Thursday, March 5, 2009

Free podcast hosting with Gcast!

Just this week, I did an interactive whiteboard training session for high school World Language teachers. I did minor in French in college, but since I don't speak Spanish, I needed to beef up the content for this training. So, I invited a particularly spectacular Spanish teacher from a local magnet school to join me. Her name is Melisa and she is extraordinarily inventive in her use of multimedia technologies (including her interactive whiteboard) to make her lessons engaging, authentic and effective.

She introduced me to Gcast. She and her family are native Spanish speakers, but since they are all from different regions of the world, they have different accents (you can't pay for that kind of resource!). In order to take advantage of the opportunity to introduce her students to the spoken word, she uses Gcast to create "answering machine messages" that her students must listen to as a homework assignment. She phones in her podcast (the site says "it's so easy, your grandma can do it" so give it a try) and posts a link to her website. For homework, the students listen to the "message" that she or one of her family members has recorded and fill out a worksheet with several questions related to the message.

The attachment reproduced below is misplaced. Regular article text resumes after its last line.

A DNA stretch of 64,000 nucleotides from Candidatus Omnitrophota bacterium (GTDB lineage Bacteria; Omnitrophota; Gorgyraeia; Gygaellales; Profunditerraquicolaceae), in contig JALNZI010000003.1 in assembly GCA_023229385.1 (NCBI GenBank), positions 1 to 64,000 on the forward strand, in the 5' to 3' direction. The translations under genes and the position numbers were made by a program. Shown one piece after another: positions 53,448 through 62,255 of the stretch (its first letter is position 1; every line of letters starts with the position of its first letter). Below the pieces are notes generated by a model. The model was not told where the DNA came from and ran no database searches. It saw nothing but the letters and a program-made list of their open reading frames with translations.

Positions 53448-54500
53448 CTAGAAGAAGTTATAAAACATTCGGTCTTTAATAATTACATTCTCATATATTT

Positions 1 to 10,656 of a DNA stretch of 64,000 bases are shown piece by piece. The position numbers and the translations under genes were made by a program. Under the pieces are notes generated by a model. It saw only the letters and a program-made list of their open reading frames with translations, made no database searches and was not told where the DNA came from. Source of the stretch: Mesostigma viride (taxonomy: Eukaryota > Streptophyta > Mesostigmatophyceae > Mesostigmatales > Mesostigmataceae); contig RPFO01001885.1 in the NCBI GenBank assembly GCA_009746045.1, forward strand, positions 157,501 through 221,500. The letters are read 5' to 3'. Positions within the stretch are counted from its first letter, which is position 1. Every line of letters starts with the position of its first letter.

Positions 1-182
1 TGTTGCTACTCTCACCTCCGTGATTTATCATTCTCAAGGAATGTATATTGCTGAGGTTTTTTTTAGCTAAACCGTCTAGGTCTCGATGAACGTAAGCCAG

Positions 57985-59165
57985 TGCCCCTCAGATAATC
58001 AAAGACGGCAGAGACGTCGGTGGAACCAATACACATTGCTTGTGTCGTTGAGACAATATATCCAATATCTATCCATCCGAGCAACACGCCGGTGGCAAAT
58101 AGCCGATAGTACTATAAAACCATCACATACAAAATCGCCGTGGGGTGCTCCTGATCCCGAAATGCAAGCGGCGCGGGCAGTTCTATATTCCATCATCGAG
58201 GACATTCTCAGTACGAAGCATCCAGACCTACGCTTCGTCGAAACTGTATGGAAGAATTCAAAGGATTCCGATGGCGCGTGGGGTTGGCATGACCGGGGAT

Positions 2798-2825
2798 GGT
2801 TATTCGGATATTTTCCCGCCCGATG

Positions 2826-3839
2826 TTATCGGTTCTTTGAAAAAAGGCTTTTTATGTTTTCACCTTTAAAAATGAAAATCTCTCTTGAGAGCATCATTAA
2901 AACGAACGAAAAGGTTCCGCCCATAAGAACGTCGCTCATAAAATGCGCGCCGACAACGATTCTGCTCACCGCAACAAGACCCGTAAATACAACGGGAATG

The latest example of one of her "messages" is from a make-believe real-estate customer who describes the qualities of a home that she is looking for.

Talk about innovative use! Brava, Melisa!


Sunday, March 1, 2009

5 minute formative assessments for science classes

This is volume one of a three part series by the current president of the NSTA, Page Keeley, and her cohort of educational researchers. It is a fabulous resource for all content areas, K-12. I use these books in a variety of ways; sometimes to begin a content workshop for elementary teachers (so I know where they are, science-wise) or to instigate a discussion on the importance of classroom-based formative assessment with middle level or high school teachers.

Most recently, I used a few probes in a workshop that I did for eight high-school chemistry and physics teachers. We discussed at length the importance of and differences between summative assessments and formative assessments and how each are vital, but serve different essential functions for teachers and students. Summative assessments are assessments OF learning, formative assessments are assessments FOR learning and can be a powerful instructional tool!

Check out the books at If you are a member, you get a discount. Or, if you buy all three at you can get a discount (and maybe super-saver shipping!).

Having P.E. Twice a Day Would Make Us All Smarter...Really.

Last week, I went to a neuroscience/education conference in San Francisco. Totally blew my mind. I have a degree in neurobiology, but it's been a while since I became acquainted with the current research.

You know, neuroscientists who study how humans learn and educators should really get together on a more permanent basis.

One of my favorite lectures was by Dr. John Medina, author of Brain Rules. The most compelling research that he presented was how exercise effects cognitive function--exercise makes you smarter...truly! Now I want to install treadmills in all classrooms and have gym twice a day instead of twice a week.

Check out his videos (he is highly entertaining) at this youtube channel: